South Africa-based architect Clara da Cruz Almeida collaborated with local design firm Dokter+Misses to re-imagine a refreshing take on versatile miniature living. The financial barriers experienced by young professionals in South Africa inspired da Cruz Almeida to envision a plan for a detached, sustainable, affordable home that is equal parts airy and efficient.
POD-idladla, a 186-square-foot “life pod”—constructed from steel, aluminum, glass, and wood—features a glass-front façade and several side windows to promote cross ventilation. The units are mobile and can be easily transported, allowing inhabitants to occupy a home without owning the land.
Sporting a clean, minimal aesthetic, the interior has a soft-toned palette of white accented with mint and gray that creates a soothing background against which to juxtapose local designer Nicole Levenberg’s bolder, hand-drawn textiles that cover the furniture and pillows.
With respect to its miniature proportions, POD-idladla’s units are designed to avoid clutter with plenty of enclosed storage that can double as a display, and decorative accents, such as orange electrical cords. The unit’s tables, couches, and sleeping surfaces are all collapsable.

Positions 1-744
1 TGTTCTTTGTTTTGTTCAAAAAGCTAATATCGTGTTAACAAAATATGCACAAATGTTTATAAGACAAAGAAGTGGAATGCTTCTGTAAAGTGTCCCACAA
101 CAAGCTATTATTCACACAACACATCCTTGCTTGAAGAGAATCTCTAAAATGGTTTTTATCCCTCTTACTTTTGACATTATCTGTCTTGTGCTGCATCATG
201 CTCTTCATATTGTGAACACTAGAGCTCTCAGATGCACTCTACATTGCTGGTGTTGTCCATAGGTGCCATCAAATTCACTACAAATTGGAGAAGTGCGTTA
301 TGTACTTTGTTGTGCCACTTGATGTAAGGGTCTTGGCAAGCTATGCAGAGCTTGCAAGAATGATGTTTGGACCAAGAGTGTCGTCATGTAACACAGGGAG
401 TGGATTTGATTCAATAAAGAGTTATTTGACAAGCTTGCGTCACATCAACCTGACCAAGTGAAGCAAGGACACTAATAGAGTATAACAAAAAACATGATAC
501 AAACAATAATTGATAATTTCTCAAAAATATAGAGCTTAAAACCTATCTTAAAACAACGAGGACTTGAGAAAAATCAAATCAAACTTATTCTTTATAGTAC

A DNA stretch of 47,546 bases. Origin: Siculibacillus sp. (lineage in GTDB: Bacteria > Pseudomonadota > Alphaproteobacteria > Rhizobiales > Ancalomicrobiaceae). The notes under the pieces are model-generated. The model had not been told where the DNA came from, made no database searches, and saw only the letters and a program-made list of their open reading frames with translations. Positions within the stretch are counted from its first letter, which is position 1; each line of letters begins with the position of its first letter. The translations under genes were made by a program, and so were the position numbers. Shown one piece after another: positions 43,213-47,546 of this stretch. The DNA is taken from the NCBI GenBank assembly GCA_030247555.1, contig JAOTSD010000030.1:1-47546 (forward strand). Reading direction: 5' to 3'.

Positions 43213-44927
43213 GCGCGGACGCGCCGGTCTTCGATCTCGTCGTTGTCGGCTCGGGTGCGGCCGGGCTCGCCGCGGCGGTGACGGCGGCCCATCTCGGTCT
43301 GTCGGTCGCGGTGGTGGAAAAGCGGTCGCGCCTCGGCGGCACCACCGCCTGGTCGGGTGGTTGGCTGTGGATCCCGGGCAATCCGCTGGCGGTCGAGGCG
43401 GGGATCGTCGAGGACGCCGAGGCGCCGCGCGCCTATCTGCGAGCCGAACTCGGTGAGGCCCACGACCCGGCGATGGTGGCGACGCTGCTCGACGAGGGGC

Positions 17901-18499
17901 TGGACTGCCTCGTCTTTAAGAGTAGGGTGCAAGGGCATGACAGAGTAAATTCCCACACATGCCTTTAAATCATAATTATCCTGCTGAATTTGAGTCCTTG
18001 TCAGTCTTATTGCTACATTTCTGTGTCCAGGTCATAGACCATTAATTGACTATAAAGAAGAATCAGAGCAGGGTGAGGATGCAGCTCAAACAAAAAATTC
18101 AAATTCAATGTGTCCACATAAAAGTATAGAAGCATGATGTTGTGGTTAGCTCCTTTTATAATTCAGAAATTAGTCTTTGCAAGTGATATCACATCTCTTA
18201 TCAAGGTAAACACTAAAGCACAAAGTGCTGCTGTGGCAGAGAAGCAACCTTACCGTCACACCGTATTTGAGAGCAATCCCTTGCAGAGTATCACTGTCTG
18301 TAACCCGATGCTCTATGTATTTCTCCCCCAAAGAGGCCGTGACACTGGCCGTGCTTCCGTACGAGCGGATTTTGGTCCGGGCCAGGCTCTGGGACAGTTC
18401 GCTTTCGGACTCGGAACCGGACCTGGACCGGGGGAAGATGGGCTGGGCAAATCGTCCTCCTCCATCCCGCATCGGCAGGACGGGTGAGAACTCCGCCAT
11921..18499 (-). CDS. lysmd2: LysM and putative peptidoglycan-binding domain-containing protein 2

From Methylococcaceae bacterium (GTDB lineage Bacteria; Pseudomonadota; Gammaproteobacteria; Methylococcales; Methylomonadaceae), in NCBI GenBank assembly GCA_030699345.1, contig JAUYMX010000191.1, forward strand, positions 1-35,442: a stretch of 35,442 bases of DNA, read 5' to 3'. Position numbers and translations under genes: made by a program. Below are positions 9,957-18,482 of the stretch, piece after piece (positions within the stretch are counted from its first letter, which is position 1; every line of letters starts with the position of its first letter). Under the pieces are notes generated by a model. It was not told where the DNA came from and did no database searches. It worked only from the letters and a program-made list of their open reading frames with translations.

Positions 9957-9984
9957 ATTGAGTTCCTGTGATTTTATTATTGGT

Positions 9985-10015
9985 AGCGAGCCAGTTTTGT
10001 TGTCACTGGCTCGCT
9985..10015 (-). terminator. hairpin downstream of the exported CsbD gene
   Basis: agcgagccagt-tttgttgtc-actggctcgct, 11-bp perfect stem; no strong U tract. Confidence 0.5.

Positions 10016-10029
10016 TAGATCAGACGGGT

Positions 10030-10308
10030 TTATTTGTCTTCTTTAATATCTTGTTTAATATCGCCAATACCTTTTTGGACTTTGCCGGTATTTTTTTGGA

Each of the units are equipped with solar arrays to sustainably supply the structure’s electrical needs. The white exterior walls help reflect the sun, and a shaded “deck” circulates ventilated air.
Tailored to each client’s specifications, each home is customized off-site before being transported to its destination. Measuring 17 square-meters, the compact structure requires minimal resources and assembly, which makes for an economical solution for Johannesburg’s young professionals.
Its modular design allows the owner to connect and combine additional units to form larger, multi-use living spaces and adapt the structure to the different stages of its owners’ lives. POD-idladla units are currently available in a single, standard size, and for shipping within South Africa.
"With a tiny house you need to get out, to live in society— go to the theatre, go to the movies, interact with other people," says architect Clara da Cruz Almeida. "We can learn to live without all these excess [material] things. It's about making life simpler."